National Data Protection Authority
The Brazilian Data Protection Law (LGPD) begins to assume greater weight with the creation of the National Data Protection Authority. To enlighten the power and competences assumed by the agency, partners Mirella da Costa Andreola de Almeida and Renata Almeida Pisaneschi wrote an article for the new edition of RECHT & STEUERN, organized by Câmara de Comércio e Indústria Brasil-Alemanha.
The Brazilian National Data Protection Authority
Law no. 13709, as of August 14, 2018 (“LGPD”), governs the personal data protection in Brazil. The original articles 55, 56 and 57 of the LGPD provided for the National Data Protection Authority (“ANPD”) and the National Council for Data and Privacy Protection, but were vetoed by the President for procedural reasons.
However, Provisional Measure no. 869, as of December 27, 2018 (“MP”), included new language to the LGPD to create and regulate the ANPD in articles 55, letters A through K.
It is important to highlight that the MP is subject to approval by the National Congress within a 60-day term (with the possibility to extend for one additional 60-day term), otherwise it will become ineffective.
According to the language added by the MP, the ANPD is a federal governmental body, who has technical independence, and the members of its board shall be Brazilian citizens, with good reputation, superior degree and have significant specialty to occupy the position they are being appointed to. The main reason for the existence of the ANPD is to ensure effectiveness of the LGPD and the enforcement of its provisions in the administrative level.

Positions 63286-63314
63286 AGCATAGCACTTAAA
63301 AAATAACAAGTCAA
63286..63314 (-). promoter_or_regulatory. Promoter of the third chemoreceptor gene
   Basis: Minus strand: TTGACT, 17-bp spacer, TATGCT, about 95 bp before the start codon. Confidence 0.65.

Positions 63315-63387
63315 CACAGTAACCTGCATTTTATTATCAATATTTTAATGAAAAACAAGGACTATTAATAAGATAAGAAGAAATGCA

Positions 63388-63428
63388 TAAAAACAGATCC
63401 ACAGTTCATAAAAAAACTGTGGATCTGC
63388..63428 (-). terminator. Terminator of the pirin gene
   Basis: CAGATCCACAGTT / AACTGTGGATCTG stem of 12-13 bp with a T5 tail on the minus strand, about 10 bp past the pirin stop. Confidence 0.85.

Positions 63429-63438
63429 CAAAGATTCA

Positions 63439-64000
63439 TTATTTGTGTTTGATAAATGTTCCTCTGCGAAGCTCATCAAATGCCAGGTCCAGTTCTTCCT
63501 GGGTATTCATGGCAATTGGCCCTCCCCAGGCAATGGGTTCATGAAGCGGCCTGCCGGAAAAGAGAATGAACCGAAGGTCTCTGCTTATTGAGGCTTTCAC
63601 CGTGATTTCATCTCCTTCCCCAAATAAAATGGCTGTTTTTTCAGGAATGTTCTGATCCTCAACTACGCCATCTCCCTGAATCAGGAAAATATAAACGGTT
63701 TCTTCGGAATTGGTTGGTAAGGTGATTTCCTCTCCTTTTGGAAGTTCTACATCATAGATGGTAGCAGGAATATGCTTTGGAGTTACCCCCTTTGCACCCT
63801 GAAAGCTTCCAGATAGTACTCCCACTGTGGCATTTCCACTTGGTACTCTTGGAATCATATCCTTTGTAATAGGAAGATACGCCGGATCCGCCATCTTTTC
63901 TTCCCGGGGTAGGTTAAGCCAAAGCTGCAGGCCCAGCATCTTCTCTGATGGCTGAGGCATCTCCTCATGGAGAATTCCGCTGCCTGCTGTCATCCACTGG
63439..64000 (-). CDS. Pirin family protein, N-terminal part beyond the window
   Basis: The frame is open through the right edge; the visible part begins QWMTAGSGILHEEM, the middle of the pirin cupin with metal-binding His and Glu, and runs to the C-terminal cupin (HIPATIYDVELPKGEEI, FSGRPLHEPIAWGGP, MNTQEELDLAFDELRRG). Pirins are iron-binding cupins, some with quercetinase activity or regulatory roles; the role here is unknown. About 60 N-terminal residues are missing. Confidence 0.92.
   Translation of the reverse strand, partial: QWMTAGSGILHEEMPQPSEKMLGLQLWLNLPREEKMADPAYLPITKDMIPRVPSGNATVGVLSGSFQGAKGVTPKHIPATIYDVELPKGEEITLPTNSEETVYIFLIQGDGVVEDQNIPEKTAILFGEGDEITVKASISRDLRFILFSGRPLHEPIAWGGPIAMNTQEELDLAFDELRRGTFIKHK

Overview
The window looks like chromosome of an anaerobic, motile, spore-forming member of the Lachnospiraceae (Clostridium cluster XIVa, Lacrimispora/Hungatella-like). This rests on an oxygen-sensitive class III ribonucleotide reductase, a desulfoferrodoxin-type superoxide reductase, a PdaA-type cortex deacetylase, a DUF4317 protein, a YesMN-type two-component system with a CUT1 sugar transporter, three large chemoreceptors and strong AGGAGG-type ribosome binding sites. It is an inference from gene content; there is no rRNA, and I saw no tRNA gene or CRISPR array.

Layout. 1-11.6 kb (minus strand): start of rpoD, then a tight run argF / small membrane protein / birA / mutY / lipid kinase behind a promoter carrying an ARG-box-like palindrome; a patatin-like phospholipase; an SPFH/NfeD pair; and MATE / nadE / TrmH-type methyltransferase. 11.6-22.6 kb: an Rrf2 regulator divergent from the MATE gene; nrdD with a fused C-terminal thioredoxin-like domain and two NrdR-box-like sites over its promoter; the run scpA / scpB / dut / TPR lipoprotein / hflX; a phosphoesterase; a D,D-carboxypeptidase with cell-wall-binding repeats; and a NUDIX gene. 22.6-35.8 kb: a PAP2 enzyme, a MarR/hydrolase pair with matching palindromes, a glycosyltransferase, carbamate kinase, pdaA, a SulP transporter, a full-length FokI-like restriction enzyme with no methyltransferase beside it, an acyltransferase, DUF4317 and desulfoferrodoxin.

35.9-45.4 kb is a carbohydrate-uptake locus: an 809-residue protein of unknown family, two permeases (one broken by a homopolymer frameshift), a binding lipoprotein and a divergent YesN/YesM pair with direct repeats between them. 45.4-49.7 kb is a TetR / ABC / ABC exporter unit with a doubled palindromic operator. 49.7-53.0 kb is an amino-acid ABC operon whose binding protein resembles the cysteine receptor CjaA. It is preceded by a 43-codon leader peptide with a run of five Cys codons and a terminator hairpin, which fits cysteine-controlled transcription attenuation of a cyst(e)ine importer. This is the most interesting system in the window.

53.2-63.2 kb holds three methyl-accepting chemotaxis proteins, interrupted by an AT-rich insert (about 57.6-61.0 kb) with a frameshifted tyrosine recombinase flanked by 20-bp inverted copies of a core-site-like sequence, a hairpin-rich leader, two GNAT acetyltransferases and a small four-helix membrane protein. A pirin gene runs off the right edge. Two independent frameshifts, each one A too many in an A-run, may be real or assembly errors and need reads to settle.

Their competences are listed in the MP and generally involve normative and supervision powers, as well as preventive duties to improve data protection, among others. In detail, the ANPD has powers to:
(i) watch over personal data protection;
(ii) issue rules and procedures about personal data protection;
(iii) resolve on the interpretation of the LGPD and omissions;
(iv) request information from personal data operators and their controlling parties who treat personal data;
(v) implement simplified mechanisms to register claims about personal data treatment in breach of the LGPD;
(vi) inspect and impose penalties in case of data treatment in breach of the LGPD;
(vii) inform competent authorities about criminal offenses it becomes aware of;
(viii) inform internal control bodies about the breach of the LGPD performed by bodies and entities of the federal government;
(ix) disseminate knowledge about data protection rules and public policies and about security measures;(x) stimulate adoption of standards for services and products that help the control and protection of personal data by the data holders;
(xi) prepare reports on national and international data protection and privacy practices;
(xii) promote cooperation actions with personal data protection authorities from other countries;
(xiii) carry out public consultations to gather suggestions about matters of relevant public interest in the field of action of the ANPD;